Murray is joined in the third round by fellow Brit Dan Evans, who beat number 30 seed Alexandr Dolgopolov 7-6, 6-4, 6-1 to set up a clash with seven-time champion Roger Federer.
“I genuinely probably didn’t think I’d ever get a chance to play him,” said Evans.
Konta and Watson both crash out
Johanna Konta was determined to accentuate the positives following her second round defeat to Eugenie Bouchard, the Brit insisting she learned a lot from her two matches at Wimbledon.
It was Konta’s misfortune that former Wimbledon finalist Bouchard found her best form in a 6-3, 1-6, 6-1 victory.
And the Brit will now play hard court tournaments in Montreal and Stanford before switching her focus to her Team GB debut in Rio in August.
“I’ve taken away a lot of good things from that match but obviously I wanted to stay longer in the tournament longer,” said Konta.
“I went in with no expectations. I thought she’d play well because while her ranking has gone down in the last year, she’s an incredibly good player and has lots of experience.”
Meanwhile, Heather Watson vowed to use the pain of a difficult Wimbledon defeat to motivate her at the Olympic Games in Rio.
Watson’s match with Germany’s Annika Beck was delayed by 48 hours due to rain but she ended up on the wrong side of a 3-6,6-0,12-10 scoreline.
“That’s one of the biggest disappointments of my career, especially having match points and not being able to win. I always take losses badly but this is one of the worst,” said Watson.
“I packed my schedule so I could qualify for the Olympics, it was my priority for the entire season and while it might have cost me in other areas, I wouldn’t change it.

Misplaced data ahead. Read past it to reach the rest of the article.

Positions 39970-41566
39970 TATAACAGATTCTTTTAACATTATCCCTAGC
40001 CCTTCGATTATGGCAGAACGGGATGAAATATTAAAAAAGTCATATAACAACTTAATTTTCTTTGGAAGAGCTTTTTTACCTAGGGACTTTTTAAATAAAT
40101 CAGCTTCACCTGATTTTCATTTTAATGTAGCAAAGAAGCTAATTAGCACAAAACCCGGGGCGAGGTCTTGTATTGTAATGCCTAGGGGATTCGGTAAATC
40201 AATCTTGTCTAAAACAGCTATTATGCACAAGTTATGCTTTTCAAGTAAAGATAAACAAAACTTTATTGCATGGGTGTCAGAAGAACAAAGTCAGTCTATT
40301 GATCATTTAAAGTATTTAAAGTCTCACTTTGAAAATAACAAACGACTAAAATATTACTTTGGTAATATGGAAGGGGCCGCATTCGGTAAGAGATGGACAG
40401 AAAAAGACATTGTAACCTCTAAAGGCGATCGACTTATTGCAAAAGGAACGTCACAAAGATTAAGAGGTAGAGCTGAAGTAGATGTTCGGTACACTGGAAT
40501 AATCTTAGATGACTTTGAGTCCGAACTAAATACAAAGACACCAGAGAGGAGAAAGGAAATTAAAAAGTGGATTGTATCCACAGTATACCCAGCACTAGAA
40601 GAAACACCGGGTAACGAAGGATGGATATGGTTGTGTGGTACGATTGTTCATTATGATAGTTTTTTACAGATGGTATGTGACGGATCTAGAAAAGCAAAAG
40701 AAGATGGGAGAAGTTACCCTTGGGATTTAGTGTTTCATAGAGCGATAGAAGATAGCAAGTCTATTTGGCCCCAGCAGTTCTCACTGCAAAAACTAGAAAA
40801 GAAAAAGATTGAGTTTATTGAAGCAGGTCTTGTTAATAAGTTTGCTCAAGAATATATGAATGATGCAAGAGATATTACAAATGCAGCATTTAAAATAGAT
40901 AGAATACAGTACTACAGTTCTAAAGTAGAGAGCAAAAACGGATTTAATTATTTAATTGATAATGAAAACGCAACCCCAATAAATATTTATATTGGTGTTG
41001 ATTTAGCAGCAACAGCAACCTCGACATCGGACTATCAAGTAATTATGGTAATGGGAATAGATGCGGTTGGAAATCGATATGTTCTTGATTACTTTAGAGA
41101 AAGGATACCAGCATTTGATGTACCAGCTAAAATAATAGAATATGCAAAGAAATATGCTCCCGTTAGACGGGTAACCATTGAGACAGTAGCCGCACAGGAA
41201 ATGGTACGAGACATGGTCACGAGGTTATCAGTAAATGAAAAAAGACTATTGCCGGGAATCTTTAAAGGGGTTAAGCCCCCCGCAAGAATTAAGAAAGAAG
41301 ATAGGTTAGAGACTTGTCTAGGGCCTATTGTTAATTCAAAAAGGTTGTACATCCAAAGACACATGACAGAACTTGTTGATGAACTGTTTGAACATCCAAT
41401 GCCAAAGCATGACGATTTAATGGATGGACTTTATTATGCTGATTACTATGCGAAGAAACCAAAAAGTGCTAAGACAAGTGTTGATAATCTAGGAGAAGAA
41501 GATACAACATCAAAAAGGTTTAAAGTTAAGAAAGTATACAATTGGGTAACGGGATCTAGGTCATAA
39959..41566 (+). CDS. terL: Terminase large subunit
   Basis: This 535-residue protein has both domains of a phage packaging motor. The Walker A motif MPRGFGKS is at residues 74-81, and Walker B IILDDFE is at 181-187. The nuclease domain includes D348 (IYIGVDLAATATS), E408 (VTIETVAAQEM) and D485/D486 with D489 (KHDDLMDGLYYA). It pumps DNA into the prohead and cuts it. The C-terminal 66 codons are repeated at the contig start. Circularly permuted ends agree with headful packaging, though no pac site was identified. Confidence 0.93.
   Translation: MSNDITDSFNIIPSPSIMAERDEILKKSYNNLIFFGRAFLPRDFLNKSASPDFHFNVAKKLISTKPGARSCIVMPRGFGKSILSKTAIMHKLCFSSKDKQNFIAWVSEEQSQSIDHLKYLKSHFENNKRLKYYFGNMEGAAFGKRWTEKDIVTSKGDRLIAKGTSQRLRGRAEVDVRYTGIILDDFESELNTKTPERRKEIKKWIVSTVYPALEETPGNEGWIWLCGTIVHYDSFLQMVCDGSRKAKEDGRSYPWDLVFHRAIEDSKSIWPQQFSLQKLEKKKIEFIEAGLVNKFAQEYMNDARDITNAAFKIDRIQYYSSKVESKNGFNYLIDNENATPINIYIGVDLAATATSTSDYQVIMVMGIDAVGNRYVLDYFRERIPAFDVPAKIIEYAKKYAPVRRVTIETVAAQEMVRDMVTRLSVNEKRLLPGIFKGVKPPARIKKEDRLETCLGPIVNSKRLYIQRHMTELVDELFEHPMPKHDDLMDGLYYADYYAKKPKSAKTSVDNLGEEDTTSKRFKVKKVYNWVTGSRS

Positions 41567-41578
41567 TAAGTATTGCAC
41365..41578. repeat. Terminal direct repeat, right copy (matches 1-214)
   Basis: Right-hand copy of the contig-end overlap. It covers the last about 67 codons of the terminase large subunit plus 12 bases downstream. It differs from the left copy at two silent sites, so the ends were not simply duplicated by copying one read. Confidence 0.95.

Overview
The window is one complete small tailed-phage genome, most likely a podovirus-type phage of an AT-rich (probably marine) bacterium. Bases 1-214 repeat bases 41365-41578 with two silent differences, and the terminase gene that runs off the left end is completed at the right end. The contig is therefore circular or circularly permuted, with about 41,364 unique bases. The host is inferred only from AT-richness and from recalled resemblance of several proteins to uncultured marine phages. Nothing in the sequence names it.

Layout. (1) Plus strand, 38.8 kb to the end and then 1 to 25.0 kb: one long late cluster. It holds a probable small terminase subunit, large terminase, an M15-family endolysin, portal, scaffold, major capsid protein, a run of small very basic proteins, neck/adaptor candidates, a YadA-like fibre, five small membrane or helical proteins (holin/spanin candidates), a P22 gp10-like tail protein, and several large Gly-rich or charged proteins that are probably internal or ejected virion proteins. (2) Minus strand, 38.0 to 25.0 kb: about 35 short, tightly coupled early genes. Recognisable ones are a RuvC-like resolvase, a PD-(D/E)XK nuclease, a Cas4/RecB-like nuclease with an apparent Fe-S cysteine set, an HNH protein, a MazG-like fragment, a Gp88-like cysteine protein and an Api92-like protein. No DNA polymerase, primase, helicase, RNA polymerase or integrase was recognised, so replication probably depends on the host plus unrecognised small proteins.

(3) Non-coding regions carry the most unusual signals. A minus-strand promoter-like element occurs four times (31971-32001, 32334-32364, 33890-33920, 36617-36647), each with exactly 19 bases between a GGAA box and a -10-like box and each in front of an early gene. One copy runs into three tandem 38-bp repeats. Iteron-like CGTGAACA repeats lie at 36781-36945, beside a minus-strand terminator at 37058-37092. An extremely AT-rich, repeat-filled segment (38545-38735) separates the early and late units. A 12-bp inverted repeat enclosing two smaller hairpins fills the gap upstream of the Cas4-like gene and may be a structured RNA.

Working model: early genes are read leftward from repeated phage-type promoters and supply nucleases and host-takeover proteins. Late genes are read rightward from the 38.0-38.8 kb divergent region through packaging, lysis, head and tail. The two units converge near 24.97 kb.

“I’ve played every week for a couple of months to make that Olympic team because it means so much to me.”
Rio-bound Adams sets sights on successful Olympic title defence
Nicola Adams is relishing the chance to create more history after being named as part of Team GB's largest Olympic boxing squad for 32 years.
Adams is one of 12 boxers – ten men and two women – who will head to Rio looking to continue Great Britain's boxing success at Olympic Games.
Since herself becoming the first woman to win an Olympic boxing title at London 2012, flyweight Adams has gone on to add World, Commonwealth and European Games gold medals to her name.
And she admits that she would love nothing more than to add another Olympic gold to her collection.
"I love representing Great Britain and being part of Team GB at major multi-sport events," she said.
"Great Britain has never had a two-time Olympic champion so I am really looking forward to defending my title in Rio and having the opportunity to make history for a second time."
Tomlinson forced by injury to call it a day
Long jumper Chris Tomlinson admits the sharp recent decline in his performances was the main reason behind his retirement from athletics.
The 34-year-old competed in three Olympic Games, won a World Indoor Championships silver medal in 2008 and clinched a bronze at the 2010 European Championships during a lengthy career.
But he suffered a bout of glandular fever last summer and announced his retirement on Twitter on the eve of the British Championships in Birmingham last weekend.
"I can pinpoint it back to last July. I jumped just under eight metres with a very ragged technique and then I hurt my groin," Tomlinson told the BBC.
"A couple of weeks after that I got glandular fever and from that point onwards I haven't jumped more than 7.60m.
"I thought it [the British Championships] could be the last one, and I spoke to [wife] Lucia and she said, 'If you're going down there to compete, go and enjoy it and let people know the situation you're actually in'."